The modified embodiment of the invention illustrated in FIGURE 7 is substantially the same as the connector structure 15 heretofore described except for the location of the strap defining the hinge which permits articulation of one lock section relative to the other. Accordingly, the same numerals used in the description of the connector structure illustrated in FIGURES 1 through 6 are used to identify respectively corresponding elements of the modified connector structure shown in FIGURE 7 except that the suffix a has been added for purposes of differentiation between the two embodiments. With particular reference to the strap 32a, it is located along the legs 18a and 22a, rather than symmetrically located as in the case of the strap 32, and as a consequence of such location the lock sections 16a and 17a are angularly displaceable with respect to each other through a greater arcuate distance in one direction than in the opposite direction.
More particularly, considering the instance in which the lock section 16a is displaced in a clockwise direction with respect to the lock section 17a about the longitudinal axis defined by the restricted intermediate portion 33a of the strap 320, the limit of permissible displacement in such direction is defined by abutment of the legand-base structure 19a, 20a with the leg-and-base structure 23a, 24a, and such abutment will occur at a disposition of the planes of the panel sections 26a and 27a whereat they define an arcuate angle. In the case of the section 16a being angularly displaced in a counterclockwise direction with respect to the lock section 17a, the limit of the permissible angular displacement in such direction is established by abutment of the leg 18a with the leg 22a, and such abutment will not occur until the legs are substantially parallel to each other in contiguous juxtaposition. Thus, in the counterclockwise direction, the lock section 16a and panel 26a carried thereby can traverse a much greater angular distance which approaches Although the position or location of the hinge-defining strap is one of the controlling factors as respects the permissible relative angular displacements of the lock sections of the connector structures, as evidenced by the differing characteristics of the articulations attributable to the respective connector structures 15 and 15a, the length of the strap also is an influencing factor on the extent of the permissiable angular displacements. For example, as the length of the strap 32 of the connector structure 15 is decreased, the lock sections 16 and 17 are forced into closer proximity and will be able to traverse smaller angular displacements relative to each other in either direction before abutment of the lock sections limits their articulation. The same condition obtains with respect to the connector structure 15a because as the length of the strap 32a is decreased, abutment of the lock sections 16 and 17a will confine the permissible articulation of the lock sections to smaller arcuate distances. Contrarywise, as the straps 32 and 32:: are increased in length, greater arcuate distances may be traversed by the respectively associated lock sections before the limits of angular movement are reached.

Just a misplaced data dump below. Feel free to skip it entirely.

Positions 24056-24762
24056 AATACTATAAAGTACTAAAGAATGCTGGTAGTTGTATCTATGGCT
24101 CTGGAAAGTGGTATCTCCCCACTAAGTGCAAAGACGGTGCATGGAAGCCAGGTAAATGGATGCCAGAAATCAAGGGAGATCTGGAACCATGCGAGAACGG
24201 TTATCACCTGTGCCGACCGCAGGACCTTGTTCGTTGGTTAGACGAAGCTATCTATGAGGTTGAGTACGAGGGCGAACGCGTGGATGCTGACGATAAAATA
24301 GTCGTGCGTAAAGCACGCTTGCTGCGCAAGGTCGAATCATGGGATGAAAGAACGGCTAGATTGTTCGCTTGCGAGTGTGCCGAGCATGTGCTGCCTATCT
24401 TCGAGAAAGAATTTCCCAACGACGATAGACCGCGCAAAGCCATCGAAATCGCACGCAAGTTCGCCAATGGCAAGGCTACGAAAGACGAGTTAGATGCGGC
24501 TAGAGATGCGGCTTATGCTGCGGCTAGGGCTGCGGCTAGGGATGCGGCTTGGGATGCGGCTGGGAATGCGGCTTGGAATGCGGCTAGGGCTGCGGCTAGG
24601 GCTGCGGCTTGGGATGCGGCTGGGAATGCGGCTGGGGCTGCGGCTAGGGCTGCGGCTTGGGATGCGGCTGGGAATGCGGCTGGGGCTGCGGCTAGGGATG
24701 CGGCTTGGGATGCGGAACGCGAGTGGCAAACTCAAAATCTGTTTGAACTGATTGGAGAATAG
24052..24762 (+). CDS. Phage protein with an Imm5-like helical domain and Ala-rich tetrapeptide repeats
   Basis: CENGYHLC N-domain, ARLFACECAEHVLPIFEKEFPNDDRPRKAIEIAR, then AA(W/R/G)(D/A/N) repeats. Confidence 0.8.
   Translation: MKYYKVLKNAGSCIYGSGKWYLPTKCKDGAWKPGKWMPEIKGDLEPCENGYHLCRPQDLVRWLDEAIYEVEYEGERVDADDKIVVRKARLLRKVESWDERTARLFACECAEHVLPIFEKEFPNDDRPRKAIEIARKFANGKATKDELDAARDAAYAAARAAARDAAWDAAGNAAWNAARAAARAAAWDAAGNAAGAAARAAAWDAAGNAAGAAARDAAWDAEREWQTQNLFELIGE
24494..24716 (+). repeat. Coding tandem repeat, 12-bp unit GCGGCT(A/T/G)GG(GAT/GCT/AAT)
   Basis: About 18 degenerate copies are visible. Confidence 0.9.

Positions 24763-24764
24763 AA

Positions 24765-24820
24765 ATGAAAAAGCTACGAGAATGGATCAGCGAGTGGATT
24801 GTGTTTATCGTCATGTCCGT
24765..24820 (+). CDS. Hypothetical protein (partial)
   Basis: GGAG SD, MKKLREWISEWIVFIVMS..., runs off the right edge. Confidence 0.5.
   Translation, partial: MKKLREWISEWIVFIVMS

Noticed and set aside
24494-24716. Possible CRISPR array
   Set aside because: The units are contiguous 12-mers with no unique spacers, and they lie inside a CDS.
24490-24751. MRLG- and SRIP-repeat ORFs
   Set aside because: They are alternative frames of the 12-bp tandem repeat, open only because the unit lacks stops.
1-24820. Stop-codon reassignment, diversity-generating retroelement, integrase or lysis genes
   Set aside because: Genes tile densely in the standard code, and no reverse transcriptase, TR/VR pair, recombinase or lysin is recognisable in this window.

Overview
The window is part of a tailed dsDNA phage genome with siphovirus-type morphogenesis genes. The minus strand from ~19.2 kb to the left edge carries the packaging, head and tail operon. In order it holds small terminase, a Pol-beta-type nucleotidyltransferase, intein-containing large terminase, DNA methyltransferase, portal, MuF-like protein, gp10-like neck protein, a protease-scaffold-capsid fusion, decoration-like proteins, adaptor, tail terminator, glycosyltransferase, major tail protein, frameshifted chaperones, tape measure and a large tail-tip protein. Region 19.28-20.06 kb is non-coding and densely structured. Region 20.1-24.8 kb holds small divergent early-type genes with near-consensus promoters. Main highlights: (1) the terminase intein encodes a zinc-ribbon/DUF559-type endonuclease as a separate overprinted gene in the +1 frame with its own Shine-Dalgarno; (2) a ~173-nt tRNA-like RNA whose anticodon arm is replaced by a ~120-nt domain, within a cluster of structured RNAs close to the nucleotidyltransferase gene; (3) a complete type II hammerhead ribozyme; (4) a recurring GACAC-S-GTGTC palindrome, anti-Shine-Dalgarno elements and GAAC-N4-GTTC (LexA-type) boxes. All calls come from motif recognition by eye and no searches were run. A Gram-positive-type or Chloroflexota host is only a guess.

A further modified connector structure is illustrated in FIGURES 8 and 9 and it dilfers only in rather minor respects from the connector structures 15 and 15a heretofore considered. In view of this, the same numerals are again employed to identify respectively corresponding elements except that the sufiix b is applied to each such numeral as it is used in FIGURES 8 and 9. The connector structure 15b is especially intended for use in interconnecting relatively thick panel sections such as the sections 26b and 27b shown in FIGURE 9 which constitute corrugated paperboard having an edge portion thereof folded upon itself to provide the abutments 28b and 29b. As a consequence of the thickness of such panels, the terminal edges thereof defining the associated abutments, abutment 29b for example, has a slight angular inclination and the mating abutment 31b therefor is provided with a slight inclination so as to conform thereto. Also, the planes of the legs 18b and 22b tend to diverge from the planes of the respectively associated legs 19b and 23b (rather than being essentially parallel as in the case of the connector structures 15 and 15a) in order to accommodate the progressively increasing thickness of the folded corrugated panel members toward the abutment edges thereof.